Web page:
TitleDo murals really leave an impression?
NameMeluso, Julia M. (author), Gillette, Howard F (chair), Rutgers University, Camden Graduate School,
Street art--New Jersey--Camden,
Mural painting and decoration, American-Social aspects--New Jersey--Camden,
Mural painting and decoration, American-Social aspects--Pennsylvania--Philadelphia,
Social and Public Arts Resource Center (Venice, Los Angeles, Calif.)--History,
Mural Arts Program (Philadelphia, Pa.)--History
DescriptionArt indeed leaves an impression, but does it have the ability to impact peoples’ lives? Within the last several decades there has been a growing interest for public art to be utilized as a means to improve American cities that are in great need of change. Stemming from early 19th century movements, art enthusiasts believe that erecting public art can not only beautify their cities, but inspire change through the messages conveyed. Art can often be the catalyst for change, whether the creator seeks to unify or divide others because of the sentiments it evokes. It is also a common belief that art is a worthy investment for city boosters in order to improve urban environments. Although art often has the ability to inspire or rejuvenate certain areas, there is very little evidence that indicates whether or not these works of art have had a lasting impact on people, specifically those that live amongst them. The aim of this research is to determine whether or not the presence of public artwork, mostly murals, has the ability to affect the quality of life of the people who live nearby it. In order to accomplish this effectively, it is necessary first to explore where the interests in beautifying America’s cities first began.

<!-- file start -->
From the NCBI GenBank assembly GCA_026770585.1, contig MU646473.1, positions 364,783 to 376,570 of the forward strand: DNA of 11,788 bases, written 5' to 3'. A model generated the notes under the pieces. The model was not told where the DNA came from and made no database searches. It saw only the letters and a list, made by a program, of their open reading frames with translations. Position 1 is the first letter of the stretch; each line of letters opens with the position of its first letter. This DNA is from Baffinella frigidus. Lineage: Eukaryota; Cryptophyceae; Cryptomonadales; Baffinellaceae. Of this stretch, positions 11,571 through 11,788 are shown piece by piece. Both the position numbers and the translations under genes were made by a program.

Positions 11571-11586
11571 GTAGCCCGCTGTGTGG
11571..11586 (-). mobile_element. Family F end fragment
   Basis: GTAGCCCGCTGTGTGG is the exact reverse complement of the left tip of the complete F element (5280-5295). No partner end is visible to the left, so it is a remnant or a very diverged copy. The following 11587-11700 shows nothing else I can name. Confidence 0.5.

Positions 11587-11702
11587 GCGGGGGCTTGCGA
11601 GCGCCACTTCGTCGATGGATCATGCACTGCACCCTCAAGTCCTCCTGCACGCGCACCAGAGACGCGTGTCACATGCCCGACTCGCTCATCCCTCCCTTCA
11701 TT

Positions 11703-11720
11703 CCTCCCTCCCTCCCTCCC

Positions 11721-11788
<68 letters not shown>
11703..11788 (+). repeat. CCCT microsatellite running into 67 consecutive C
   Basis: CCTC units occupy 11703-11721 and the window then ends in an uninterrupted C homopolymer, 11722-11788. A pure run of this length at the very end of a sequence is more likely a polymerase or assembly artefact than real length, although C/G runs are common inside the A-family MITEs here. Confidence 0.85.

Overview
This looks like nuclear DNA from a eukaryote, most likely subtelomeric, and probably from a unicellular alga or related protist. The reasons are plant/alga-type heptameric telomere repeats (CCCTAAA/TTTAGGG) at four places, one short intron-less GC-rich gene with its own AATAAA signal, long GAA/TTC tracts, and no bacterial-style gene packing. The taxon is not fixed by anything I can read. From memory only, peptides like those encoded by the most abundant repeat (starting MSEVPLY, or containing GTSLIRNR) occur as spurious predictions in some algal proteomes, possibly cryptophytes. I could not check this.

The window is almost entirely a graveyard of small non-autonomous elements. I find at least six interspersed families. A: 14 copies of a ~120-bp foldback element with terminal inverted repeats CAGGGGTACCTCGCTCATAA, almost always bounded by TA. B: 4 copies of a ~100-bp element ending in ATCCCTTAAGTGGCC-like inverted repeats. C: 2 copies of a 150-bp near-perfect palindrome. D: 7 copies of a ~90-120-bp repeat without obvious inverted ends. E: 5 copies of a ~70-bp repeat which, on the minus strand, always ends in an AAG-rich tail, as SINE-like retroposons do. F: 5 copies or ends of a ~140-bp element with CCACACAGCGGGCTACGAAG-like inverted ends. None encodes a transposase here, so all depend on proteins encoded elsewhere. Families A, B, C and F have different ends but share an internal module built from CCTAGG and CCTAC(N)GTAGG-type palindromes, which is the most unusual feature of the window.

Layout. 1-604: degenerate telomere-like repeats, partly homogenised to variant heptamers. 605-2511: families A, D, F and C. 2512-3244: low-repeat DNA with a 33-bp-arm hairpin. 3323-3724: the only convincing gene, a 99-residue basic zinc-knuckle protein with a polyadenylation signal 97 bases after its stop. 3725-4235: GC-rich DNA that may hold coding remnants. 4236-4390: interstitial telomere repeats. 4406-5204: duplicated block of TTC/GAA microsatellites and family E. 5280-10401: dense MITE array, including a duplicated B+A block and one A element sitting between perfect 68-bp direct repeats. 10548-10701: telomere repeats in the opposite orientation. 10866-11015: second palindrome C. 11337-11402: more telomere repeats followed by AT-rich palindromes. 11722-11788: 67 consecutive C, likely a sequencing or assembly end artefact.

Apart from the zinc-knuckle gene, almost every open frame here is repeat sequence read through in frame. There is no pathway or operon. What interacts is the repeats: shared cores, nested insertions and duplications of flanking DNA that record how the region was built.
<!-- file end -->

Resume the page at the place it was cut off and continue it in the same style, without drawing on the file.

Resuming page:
NoteIncludes bibliographical references
Noteby Julia M. Meluso
CollectionCamden Graduate School Electronic Theses and Dissertations
Organization NameRutgers, The State University of New Jersey
RightsThe author owns the copyright to this work.